We know that having some straw in the pen with growing pigs can reduce the incidence and severity of tail biting. Certainly the pigs will manipulate the straw and this will satisfy some behavioural needs. People wonder if the behavioural benefits come from eating the straw and perhaps the increased fiber makes the pigs more calm. Adding fiber to a diet is a relatively easy fix when compared to the labour, manure system management and biosecurity risks associated with providing straw. These researchers wanted to evaluate the effectiveness of combined dietary and enrichment strategies to manage tail biting in pigs with intact tails in a conventional fully-slatted floor housing system. A 2 × 2 × 2 factorial design was used. Pigs had either a high fibre (weaner 5.3% and finisher 11.6% of crude fibre) or standard fibre diet (weaner 3.7% and finisher 5.9% of crude fibre). In the weaner stage, pigs had either a spruce wooden post (supplied in a wall-mounted dispenser) or a rubber floor toy as a enrichment device, and in the finisher stage, they had either the same enrichment device as the nursery or they switched it up to a different enrichment device in the finisher. Photo 1 Six hundred and seventy-two pigs were assigned to 48 pens of 14 pigs and followed from weaning until slaughter.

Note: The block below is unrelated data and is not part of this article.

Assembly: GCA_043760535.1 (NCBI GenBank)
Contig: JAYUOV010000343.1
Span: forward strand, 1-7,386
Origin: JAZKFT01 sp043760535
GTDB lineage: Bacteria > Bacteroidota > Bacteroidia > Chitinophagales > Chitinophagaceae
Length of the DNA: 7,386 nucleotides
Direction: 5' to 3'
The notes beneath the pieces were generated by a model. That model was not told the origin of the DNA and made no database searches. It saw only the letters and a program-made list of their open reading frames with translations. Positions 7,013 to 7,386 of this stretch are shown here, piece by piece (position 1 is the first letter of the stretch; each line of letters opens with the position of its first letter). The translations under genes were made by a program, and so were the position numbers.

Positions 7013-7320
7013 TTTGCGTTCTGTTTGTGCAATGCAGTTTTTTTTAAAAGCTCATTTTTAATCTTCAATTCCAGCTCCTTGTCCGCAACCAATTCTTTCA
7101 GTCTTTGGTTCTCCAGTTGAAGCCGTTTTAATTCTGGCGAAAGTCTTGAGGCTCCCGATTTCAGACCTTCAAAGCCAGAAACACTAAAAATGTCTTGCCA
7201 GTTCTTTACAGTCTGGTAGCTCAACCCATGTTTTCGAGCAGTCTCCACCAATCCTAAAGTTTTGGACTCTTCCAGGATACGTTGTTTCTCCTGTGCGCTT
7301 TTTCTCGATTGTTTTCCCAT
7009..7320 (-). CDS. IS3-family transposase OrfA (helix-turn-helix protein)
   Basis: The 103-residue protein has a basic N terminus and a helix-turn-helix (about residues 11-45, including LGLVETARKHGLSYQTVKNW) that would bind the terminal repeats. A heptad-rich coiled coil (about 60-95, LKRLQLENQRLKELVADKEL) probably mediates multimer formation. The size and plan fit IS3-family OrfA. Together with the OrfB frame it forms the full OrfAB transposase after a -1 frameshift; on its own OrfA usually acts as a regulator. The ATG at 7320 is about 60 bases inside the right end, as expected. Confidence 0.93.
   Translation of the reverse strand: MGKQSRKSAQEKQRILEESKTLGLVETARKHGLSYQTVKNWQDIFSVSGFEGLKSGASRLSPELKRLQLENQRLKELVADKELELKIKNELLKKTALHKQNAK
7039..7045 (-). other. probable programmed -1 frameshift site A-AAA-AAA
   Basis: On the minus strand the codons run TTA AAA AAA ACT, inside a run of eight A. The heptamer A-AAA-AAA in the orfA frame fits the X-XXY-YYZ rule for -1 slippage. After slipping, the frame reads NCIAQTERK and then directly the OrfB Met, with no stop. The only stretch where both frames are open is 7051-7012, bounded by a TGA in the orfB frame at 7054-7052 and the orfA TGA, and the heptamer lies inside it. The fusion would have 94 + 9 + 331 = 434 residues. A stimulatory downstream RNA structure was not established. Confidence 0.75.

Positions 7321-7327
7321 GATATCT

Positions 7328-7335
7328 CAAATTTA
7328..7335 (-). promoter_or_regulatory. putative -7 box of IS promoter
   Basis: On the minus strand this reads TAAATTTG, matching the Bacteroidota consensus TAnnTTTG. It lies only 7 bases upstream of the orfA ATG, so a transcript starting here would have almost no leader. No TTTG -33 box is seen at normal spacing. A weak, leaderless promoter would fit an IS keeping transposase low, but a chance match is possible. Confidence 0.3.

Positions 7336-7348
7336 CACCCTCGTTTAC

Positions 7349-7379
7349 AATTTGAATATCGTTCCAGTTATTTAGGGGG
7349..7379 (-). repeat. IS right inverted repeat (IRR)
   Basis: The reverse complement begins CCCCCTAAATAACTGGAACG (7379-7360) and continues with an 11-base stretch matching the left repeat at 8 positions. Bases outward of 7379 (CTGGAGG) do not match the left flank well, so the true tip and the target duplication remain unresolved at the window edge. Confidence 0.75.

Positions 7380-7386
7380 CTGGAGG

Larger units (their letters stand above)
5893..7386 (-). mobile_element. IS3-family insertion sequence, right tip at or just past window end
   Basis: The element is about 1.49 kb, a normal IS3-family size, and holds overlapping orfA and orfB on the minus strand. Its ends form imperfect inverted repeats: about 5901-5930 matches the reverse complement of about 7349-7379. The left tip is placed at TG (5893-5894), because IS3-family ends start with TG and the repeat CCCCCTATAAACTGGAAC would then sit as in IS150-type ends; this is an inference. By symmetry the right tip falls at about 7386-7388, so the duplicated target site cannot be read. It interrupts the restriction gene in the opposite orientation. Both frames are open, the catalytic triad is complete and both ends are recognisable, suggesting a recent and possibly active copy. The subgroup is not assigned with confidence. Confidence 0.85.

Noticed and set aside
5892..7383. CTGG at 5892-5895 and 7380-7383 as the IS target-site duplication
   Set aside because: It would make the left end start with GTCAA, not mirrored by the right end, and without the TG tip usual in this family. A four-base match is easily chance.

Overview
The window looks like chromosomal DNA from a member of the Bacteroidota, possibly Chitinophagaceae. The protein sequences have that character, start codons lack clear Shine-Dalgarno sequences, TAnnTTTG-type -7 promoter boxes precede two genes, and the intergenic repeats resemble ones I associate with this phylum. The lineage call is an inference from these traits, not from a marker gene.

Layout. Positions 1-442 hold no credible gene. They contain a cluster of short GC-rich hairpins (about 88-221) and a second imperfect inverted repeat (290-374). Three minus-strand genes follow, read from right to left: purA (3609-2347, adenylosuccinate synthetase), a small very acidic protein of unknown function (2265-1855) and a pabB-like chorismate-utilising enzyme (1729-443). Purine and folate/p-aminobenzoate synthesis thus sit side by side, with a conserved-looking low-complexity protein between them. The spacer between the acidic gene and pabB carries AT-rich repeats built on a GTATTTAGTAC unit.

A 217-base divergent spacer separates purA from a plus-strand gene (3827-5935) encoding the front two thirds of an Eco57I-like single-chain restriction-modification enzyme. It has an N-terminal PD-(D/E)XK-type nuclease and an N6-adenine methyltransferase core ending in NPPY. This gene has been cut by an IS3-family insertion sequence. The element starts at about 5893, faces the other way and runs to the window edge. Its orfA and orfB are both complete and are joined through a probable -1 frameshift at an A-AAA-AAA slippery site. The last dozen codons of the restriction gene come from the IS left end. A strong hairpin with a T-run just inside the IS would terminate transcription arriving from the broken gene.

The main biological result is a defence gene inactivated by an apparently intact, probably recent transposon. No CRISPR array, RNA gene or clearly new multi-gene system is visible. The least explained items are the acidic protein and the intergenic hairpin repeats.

This is what the researchers observed:
- 26 pens out of 48 had tail biting outbreaks and 161 injured pigs needed removal for treatment.
- Pigs fed with the high fibre diet performed more tail biting (p < 0.05) and tended to have a worse tail damage scores than those fed the standard fibre diet (p = 0.08).
- Pigs which had the floor toy as weaners and wood as finishers tended to have fewer tail lesions in the finisher stage than their counterparts (p = 0.06).
- Pigs receiving the floor toy as enrichment interacted with the enrichment more frequently overall (p < 0.001) and performed fewer harmful behaviours in the weaner stage (p < 0.05).
Take Home Messages:
- Using a higher fibre diet in this experimental design did not help reduce tail biting or tail lesions.
- Altering the fibre level in the pigs’ diet and then providing only a single enrichment device to undocked pigs on fully slatted floors actually resulted in a high level of tail biting and a large proportion of pigs with partial tail amputation.
- Even pigs like to change up their “toys” every once in a while. A change is as good as a rest!
Submitted by Dr. Christine Pelland
Ref: Jen-Yun Chou , Keelin O’Driscoll , Dale A Sandercock , Rick B D’Eath Can increased dietary fibre level and a single enrichment device reduce the risk of tail biting in undocked growing-finishing pigs in fully slatted systems? PLoS One . 2020 Oct 30;15(10):e0241619. doi: 10.1371/journal.pone.0241619.